I exploit the random assignment of class rosters in the MET Project to estimate teacher effects on students’ performance on complex open-ended tasks in math and reading, as well as their growth mindset, grit, and effort in class. I find large teacher effects across this expanded set of outcomes, but weak relationships between these effects and performance measures used in current teacher evaluation systems including value-added to state standardized tests. These findings suggest teacher effectiveness is multidimensional, and high-stakes evaluation decisions are only weakly informed by the degree to which teachers are developing students’ complex cognitive skills and social-emotional competencies.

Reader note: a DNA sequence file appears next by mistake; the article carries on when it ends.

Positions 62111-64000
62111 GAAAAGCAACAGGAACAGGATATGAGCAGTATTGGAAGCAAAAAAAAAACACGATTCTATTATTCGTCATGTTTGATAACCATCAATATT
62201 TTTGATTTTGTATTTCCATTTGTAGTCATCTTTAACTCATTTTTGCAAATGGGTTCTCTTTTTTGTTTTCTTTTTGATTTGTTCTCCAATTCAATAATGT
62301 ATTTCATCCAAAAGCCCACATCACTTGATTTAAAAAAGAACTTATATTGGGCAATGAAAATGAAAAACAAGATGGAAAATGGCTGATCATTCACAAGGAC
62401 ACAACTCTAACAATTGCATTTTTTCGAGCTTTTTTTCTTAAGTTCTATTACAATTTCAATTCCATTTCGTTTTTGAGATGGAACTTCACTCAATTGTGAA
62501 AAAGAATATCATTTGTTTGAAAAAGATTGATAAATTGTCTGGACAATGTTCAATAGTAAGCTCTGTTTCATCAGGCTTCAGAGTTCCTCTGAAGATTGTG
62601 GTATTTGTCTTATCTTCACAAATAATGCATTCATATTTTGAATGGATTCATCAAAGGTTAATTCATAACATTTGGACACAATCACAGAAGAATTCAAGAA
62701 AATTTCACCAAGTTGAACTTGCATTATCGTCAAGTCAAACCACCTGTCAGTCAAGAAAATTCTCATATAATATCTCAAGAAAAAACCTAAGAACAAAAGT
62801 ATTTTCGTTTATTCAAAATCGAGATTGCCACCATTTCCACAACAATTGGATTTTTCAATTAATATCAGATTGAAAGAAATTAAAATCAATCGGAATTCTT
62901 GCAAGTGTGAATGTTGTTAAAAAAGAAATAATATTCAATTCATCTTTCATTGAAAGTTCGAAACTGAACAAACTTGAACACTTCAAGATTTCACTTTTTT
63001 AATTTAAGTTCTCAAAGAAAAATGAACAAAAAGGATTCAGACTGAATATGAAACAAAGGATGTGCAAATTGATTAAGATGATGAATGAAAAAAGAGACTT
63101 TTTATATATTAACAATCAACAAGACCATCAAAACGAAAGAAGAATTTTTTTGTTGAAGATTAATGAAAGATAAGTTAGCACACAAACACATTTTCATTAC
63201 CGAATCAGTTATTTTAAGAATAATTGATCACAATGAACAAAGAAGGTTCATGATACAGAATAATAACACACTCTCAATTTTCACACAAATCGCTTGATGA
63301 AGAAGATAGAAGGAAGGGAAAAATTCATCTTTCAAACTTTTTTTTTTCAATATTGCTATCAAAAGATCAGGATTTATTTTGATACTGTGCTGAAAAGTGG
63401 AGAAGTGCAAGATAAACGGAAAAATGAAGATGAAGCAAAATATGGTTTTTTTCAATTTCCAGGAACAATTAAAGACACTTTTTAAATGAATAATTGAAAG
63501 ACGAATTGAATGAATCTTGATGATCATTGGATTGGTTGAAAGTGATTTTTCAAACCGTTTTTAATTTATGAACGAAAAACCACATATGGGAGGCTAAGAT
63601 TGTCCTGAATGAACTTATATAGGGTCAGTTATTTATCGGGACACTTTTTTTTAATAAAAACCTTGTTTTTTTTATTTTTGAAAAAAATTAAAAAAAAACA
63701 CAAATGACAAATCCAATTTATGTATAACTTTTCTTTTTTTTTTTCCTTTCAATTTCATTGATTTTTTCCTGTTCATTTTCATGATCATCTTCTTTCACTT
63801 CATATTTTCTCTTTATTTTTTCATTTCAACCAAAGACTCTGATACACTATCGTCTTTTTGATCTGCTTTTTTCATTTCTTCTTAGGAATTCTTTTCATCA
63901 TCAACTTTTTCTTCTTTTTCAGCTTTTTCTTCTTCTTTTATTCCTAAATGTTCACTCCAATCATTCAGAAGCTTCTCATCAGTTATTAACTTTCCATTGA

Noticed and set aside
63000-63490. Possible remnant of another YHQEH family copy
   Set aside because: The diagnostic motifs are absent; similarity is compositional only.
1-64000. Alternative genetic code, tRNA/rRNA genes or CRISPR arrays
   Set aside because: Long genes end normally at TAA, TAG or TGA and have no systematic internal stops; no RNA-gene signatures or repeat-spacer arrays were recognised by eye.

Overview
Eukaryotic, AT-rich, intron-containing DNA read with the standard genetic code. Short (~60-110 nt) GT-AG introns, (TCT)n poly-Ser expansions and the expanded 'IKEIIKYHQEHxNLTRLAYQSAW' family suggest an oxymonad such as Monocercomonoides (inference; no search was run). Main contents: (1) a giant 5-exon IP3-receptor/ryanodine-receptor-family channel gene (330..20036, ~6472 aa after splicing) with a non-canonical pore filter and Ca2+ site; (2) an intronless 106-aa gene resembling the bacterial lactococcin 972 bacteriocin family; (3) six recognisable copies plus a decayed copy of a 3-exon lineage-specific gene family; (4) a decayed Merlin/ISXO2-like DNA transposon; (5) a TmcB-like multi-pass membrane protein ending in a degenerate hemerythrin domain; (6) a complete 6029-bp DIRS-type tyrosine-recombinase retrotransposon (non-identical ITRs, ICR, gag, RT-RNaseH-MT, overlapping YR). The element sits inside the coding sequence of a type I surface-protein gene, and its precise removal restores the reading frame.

Year of publication
The Journal of Human Resources